Just a Minute
Ask your students to use the same discussion questions as before, but set a time limit per question. Establish the time limits with the students and ask them to set timers on their phones, so you’re not tied to time-keeping when you could be monitoring other groups. For instance, set them 30 seconds for the first question, 1 minute for the next, 90 seconds for the next, and so on. Adjust this is necessary: for instance, if learners are struggling to fill an entire minute, bring the time limit back down to 30 seconds for the next one or two questions.
If you read my post about writing at CAE level, you’ll see that I mention role-plays there as well. They’re a fantastic way to generate conversation! Use the same questions as before, but ask your students to establish who might be discussing these questions in real life. If we use the Rejkjavik scenario, for instance, we might encounter the following people: eco-activists who are all in favour of switching off the city lights, climate change deniers who don’t see the point, the mayor who’s desperate for re-election and thinks this might tip the balance in their favour… the possibilities are endless! Initially, you may have to have these characters up your sleeve ready to assign to your students, but once they get the hang of this kind of approach, they can come up with the characters themselves.
The same colleague who told me about WordWall also gave an amazing presentation on motivating teens at higher levels. She made an excellent point that often, teenagers tend to focus on themselves and their own experience when they answer questions, which is understandable, but it doesn’t allow them to expand on their answers if they don’t have the life experience to back up what they’re saying. She suggested showing students a target as a visual prompt, with each ring symbolising a segment of the population. The diagram she showed looked something like this, but could be altered depending on the topic you’re discussing:
I’ve found that this is really helpful not only to extend conversation, but also to include some lovely structures to speculate, like I imagine that / It’s highly likely that and so on. Students could draw a target in their notebooks and brainstorm ideas first. Points could be awarded for ideas that feature in Student A’s target, but not Student B’s.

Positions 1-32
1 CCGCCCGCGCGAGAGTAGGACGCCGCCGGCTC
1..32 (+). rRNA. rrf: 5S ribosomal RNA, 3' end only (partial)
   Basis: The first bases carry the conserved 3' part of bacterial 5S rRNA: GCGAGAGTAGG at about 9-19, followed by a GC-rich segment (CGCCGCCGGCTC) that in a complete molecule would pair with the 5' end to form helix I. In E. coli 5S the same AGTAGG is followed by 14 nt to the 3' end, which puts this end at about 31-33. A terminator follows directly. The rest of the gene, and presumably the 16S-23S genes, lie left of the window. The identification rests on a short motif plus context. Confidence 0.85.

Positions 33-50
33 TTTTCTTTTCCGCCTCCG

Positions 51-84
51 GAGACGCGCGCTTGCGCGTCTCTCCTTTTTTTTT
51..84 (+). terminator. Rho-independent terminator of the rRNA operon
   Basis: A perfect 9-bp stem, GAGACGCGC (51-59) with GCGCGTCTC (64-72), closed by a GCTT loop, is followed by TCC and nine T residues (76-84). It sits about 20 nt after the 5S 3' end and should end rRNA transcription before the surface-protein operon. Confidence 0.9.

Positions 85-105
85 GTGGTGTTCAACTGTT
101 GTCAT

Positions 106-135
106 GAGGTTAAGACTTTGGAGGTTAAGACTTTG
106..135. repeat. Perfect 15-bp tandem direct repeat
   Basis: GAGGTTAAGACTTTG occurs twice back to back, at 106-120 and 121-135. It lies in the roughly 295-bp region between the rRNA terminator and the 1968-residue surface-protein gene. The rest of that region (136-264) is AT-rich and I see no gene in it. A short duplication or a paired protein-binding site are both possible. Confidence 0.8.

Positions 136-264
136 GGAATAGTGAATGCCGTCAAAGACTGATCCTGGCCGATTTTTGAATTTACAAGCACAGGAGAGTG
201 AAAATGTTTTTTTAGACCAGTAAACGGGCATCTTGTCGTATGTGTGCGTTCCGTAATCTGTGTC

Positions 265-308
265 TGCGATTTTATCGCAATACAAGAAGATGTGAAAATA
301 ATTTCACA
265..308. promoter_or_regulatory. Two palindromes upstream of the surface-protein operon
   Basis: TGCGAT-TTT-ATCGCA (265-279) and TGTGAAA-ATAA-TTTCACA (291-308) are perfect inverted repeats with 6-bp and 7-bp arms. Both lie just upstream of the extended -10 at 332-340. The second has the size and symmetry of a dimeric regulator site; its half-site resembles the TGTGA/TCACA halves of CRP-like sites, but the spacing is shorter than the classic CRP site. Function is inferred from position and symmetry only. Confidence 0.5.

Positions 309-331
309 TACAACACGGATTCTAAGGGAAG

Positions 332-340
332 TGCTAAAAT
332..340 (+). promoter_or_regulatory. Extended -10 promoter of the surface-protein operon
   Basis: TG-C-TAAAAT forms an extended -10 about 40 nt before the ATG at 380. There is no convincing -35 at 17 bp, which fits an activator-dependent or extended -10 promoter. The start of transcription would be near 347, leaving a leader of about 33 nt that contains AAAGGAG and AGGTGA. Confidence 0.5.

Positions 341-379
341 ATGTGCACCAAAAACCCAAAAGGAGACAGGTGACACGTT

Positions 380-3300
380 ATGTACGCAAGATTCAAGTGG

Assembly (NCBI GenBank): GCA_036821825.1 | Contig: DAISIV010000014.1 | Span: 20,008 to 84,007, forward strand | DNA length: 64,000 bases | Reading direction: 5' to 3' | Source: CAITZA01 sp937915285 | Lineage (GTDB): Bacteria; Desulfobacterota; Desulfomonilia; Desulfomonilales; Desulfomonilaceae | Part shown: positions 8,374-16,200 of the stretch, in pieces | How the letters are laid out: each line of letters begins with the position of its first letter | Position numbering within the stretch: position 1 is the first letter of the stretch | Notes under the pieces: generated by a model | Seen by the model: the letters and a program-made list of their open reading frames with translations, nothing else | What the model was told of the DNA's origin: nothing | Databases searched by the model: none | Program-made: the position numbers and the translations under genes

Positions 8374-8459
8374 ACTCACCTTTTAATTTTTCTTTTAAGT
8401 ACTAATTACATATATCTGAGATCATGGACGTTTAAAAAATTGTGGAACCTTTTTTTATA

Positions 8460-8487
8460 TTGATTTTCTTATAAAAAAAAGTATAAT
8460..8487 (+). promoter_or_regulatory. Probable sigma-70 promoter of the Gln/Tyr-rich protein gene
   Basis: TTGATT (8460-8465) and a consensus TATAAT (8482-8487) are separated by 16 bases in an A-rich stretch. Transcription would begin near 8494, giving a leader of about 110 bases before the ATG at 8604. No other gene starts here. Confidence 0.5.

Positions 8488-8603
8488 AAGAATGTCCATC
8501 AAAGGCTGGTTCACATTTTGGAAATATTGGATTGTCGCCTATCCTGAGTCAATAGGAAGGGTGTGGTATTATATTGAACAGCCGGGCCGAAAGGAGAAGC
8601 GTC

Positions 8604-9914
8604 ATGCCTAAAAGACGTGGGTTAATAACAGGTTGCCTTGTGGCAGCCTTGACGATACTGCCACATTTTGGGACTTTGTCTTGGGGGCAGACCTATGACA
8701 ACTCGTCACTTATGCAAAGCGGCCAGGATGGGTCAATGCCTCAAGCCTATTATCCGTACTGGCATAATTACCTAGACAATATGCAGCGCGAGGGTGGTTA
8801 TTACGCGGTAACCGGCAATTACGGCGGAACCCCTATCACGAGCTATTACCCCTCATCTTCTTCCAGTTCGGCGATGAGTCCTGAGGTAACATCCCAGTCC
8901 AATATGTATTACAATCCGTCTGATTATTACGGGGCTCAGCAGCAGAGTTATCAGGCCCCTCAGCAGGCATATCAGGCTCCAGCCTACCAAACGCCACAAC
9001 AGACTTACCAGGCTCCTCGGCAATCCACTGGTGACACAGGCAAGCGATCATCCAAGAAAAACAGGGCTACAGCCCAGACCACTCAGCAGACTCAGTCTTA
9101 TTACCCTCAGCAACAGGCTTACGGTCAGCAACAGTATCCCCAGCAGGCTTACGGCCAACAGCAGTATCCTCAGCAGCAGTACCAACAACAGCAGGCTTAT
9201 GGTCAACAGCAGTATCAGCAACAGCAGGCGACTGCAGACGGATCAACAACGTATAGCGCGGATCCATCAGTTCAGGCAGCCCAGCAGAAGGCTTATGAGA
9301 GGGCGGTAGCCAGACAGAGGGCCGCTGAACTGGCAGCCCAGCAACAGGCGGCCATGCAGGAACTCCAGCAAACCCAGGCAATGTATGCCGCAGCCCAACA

Although this isn’t a speaking activity per se, it is a good opportunity for students to use new language, negotiate ideas together and produce a text that can be used for revision or assessment purposes later. This could also be a nice culmination to the activities I’ve mentioned so far. In pairs, learners write a short newspaper article based on the topic of the lesson. So, in the case of the Rejkjavik/Northern Lights scenario, learners could use the banana sentences and ideas from their role play, and write a short article reporting these ideas. I usually take a photo of the students’ notebook with the text in it then type it up myself after the lesson. If you’re doing this on Zoom, share a Google Doc with the learners and they can work together that way. Whichever method you choose, keep the final product – it’s always useful to revisit later!
Which of these do you think would work with your students? Have you got any other suggestions? Drop me a line in the comments!
1 thought on “When all is said and NOT done”
Very familiar with the dreaded “it depends” answer and the shrug (either verbal or physical) which accompanies it. I’ve spent countless hours trying to bulletproof lessons against this type of student, to ensure there’s enough material to avoid running out.
Love the target idea: that diagram really makes it clear, and might prompt such students to realise one’s own experience – or lack of experience – isn’t everything!
I think that your technique of getting students to write discussion questions of their own is a good one for this list as well. I have one class in particular that frequently ‘drop the ball’ during discussions, but preparing a written instruction saying “write 2 interesting questions for the others to answer” does help to increase student talking time a little. Somehow, it’s important that it’s written down – then they’re less likely to try to wriggle out of doing it!